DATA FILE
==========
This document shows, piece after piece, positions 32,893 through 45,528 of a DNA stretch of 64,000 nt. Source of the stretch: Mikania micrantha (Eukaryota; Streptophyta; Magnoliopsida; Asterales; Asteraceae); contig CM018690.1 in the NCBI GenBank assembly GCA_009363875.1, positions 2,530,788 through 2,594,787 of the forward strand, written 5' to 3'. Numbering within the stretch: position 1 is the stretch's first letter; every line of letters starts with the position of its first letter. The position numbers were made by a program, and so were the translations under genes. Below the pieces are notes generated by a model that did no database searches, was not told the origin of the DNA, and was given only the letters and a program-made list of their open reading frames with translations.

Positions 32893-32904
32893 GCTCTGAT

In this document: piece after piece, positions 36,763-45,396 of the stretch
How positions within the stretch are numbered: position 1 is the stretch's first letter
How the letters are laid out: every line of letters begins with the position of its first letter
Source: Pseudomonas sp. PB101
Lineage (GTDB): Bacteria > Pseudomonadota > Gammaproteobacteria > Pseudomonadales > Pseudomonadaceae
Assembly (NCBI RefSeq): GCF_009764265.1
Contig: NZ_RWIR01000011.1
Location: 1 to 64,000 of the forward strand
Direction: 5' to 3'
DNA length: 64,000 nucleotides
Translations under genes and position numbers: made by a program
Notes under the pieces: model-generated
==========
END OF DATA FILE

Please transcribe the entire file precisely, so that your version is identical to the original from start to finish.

This document shows, piece after piece, positions 32,893 through 45,528 of a DNA stretch of 64,000 nt. Source of the stretch: Mikania micrantha (Eukaryota; Streptophyta; Magnoliopsida; Asterales; Asteraceae); contig CM018690.1 in the NCBI GenBank assembly GCA_009363875.1, positions 2,530,788 through 2,594,787 of the forward strand, written 5' to 3'. Numbering within the stretch: position 1 is the stretch's first letter; every line of letters starts with the position of its first letter. The position numbers were made by a program, and so were the translations under genes. Below the pieces are notes generated by a model that did no database searches, was not told the origin of the DNA, and was given only the letters and a program-made list of their open reading frames with translations.

Positions 32893-32904
32893 GCTCTGAT

In this document: piece after piece, positions 36,763-45,396 of the stretch
How positions within the stretch are numbered: position 1 is the stretch's first letter
How the letters are laid out: every line of letters begins with the position of its first letter
Source: Pseudomonas sp. PB101
Lineage (GTDB): Bacteria > Pseudomonadota > Gammaproteobacteria > Pseudomonadales > Pseudomonadaceae
Assembly (NCBI RefSeq): GCF_009764265.1
Contig: NZ_RWIR01000011.1
Location: 1 to 64,000 of the forward strand
Direction: 5' to 3'
DNA length: 64,000 nucleotides
Translations under genes and position numbers: made by a program
Notes under the pieces: model-generated